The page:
Could you share a personal story from your time at Liberty?
I came to the U.S in 2013 without speaking English; at Liberty, I learned English. What helped me the most was that the people were very friendly and welcoming. At Liberty, I was able to play soccer, the sport that I love. I was also able to study the major that I wanted to learn and in the best environment.
If I were to go back in time, I would for sure attend Liberty again.
Why I’m glad I chose Liberty:
I’m glad I chose Liberty for many reasons but most importantly was that I was able to pursue my academics rigorously while not leaving my faith behind. Many of my friends who chose to attend secular institutions were taught that their faith held them back from pursuing excellence in academics, Liberty taught me that my faith can fuel my excellence in engineering. In addition, Liberty’s engineering faculty challenged me to aim higher and equipped me to do my very best. Now attending engineering school at The George Washington University, I often see contrast to the superior teaching I received at LU.
How Liberty prepared me for the marketplace:
Liberty’s Engineering Faculty challenged me in every class I took, they never allowed us to cut corners and made it their mission to never allow us to leave class without grasping a topic or offering office hours. They were true professionals in teaching as well as engineering and they always encourage us to never settle but to be champions for Christ in our pursuit of engineering.
Through connections made in the school of engineering, I was able to get an internship with Harris Corporation, right in Lynchburg. I was able to work part-time while pursuing my studies which allowed me to immediately apply what I was learning in class to my work. I felt well prepared for the work that was given to me and was able to take on additional responsibilities and impress the older engineers at Harris. I’m confident that it was my experiences both hands on in the lab, as well as in lectures that prepared me so well for my work at Harris.
In my last couple of years at LU, I performed research on the weekends with an engineering professor who was working on a patent. I was able to put this on my resume while job searching after graduation and the work I did so impressed my employer that they hired me sight unseen after seeing it on my resume and a short interview over the phone. They were also impressed by the complexity of some of the projects I was able to work on in the classroom, such as the senior capstone. I’ve been working for Boeing since graduation. I believe Liberty prepared me just as well if not better than my colleagues who’ve attended some of the best engineering schools in the country. Once I began working at Boeing as a Digital Signal Processing Engineer, I felt more than equipped to take on the work given to me and I owe that to the vast resources I was able to take advantage of at LU. I was ahead of the game by having already learned state of the art programming languages and systems and this allowed me to advance quickly in my career.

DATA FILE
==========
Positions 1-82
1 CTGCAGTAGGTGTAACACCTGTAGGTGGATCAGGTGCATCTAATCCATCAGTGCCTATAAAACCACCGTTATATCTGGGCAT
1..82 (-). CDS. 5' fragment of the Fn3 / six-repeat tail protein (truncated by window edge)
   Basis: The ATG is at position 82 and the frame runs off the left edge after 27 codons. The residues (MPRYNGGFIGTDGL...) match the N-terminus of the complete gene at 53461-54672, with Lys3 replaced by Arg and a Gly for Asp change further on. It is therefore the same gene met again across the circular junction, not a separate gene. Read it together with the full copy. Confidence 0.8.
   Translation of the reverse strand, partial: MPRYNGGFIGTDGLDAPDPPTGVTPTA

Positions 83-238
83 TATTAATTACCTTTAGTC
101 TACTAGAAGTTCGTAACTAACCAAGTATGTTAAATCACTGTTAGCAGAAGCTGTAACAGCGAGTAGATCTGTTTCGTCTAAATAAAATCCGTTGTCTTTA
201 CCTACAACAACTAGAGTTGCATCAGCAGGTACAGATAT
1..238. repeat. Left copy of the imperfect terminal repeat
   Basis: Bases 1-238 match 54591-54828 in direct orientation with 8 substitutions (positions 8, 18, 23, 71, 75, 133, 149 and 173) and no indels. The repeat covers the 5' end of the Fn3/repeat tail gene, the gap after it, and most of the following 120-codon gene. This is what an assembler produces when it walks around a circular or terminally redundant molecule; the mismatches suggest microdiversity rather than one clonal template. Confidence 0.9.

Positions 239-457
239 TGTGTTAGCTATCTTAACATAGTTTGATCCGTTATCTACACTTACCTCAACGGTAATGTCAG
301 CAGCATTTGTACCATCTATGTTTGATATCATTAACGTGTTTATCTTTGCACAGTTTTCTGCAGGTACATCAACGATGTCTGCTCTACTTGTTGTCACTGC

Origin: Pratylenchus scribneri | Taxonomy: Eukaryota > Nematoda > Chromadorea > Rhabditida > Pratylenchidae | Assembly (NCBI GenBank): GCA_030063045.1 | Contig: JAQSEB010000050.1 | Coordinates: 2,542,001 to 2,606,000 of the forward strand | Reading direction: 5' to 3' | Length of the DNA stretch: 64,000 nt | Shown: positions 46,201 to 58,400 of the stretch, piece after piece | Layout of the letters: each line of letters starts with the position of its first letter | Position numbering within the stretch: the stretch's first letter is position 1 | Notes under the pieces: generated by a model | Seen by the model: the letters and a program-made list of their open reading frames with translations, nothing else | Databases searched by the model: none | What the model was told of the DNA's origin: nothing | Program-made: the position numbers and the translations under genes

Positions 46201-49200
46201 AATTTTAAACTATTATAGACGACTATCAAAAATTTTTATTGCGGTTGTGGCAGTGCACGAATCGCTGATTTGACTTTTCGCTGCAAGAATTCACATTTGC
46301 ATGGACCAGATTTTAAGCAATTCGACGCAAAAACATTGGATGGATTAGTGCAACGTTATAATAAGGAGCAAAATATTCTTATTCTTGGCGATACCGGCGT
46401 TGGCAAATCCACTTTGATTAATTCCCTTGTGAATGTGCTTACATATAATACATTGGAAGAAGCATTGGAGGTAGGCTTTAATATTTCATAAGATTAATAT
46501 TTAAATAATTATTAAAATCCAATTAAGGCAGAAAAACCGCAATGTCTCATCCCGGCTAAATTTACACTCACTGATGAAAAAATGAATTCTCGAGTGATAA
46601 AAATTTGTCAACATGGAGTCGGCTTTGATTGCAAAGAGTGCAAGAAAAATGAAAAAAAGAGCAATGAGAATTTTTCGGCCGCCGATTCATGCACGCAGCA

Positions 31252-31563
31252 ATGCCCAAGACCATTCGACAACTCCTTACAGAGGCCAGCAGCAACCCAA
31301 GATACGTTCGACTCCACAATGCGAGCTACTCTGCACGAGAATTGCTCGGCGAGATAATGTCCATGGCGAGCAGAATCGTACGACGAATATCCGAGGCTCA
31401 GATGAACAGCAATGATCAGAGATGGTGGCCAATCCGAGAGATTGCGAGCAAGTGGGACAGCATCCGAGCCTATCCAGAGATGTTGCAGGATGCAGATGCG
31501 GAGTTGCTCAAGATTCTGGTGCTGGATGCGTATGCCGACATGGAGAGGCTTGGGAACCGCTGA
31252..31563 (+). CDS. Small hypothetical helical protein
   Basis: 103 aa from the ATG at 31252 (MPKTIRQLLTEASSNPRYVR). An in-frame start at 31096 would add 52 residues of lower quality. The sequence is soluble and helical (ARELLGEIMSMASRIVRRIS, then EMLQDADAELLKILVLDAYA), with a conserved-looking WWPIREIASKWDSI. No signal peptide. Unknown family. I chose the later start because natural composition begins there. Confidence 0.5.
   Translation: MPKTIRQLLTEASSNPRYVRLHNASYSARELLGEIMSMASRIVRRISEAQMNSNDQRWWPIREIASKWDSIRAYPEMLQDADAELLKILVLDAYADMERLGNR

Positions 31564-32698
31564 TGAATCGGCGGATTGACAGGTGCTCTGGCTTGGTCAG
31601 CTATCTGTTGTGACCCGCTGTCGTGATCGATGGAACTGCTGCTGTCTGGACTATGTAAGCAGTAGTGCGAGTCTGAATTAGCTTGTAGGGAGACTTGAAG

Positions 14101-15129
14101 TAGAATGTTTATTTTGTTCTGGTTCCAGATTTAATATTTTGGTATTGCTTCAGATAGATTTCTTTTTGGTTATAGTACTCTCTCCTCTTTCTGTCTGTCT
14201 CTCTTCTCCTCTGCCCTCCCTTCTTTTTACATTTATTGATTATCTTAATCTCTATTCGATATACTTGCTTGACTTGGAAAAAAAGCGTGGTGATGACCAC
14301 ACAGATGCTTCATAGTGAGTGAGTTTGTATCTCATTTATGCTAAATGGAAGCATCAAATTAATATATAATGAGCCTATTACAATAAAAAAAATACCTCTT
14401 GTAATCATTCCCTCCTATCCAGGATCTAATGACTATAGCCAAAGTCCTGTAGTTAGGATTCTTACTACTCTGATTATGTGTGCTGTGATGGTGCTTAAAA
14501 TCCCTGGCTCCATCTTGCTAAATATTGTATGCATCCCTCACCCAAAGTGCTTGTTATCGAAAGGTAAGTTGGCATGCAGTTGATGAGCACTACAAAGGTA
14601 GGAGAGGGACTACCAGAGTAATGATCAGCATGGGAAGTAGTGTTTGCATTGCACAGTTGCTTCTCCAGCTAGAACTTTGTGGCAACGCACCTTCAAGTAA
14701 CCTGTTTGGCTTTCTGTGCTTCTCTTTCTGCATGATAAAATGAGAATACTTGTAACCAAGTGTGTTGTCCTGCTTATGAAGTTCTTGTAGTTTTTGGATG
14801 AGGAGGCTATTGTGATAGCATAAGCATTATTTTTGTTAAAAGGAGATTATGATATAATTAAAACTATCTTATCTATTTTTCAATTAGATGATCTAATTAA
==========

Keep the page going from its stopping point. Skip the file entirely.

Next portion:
Personal story from my time at Liberty:
Senior year, I was a part of a capstone project. A team of myself and three other senior engineering students partnered with a local orthopedic physician to design and build a research device that soccer players could wear to collect data on the head impacts they experience when heading the ball.
The system was designed to be wireless and send data to a user interface on a laptop via a Bluetooth connection. We spent many late nights building and testing our prototype and we hit many obstacles. At one point, with just a few days left, we found our device was malfunctioning. We worked late into the night diagnosing the problem and discovered our microchip was fried. We worked quickly to remove and replace it in time to meet our deadline. Our team worked hard and was able to produce a working prototype in time for our presentation powered by a rechargeable 9V battery as well as a user-friendly GUI for live data viewing.
I am extremely proud of the program that is offered at Liberty University. I cannot be more proud, as a father, of the person and the engineer that Kate has grown to become as a result of her studies at Liberty University. Liberty, in my opinion, is leagues above every other University in our country, especially when it comes to character development and citizenship development.
I am sure Kate’s mother and I could have sent Kate to a school closer to home, or with a more recognized name, but at the end of the day, I am more concerned with the character of the person at the end of the education process.
HVAC Systems Engineer,
Base Operations & Spaceport Services Contract
NASA, Kennedy Space Center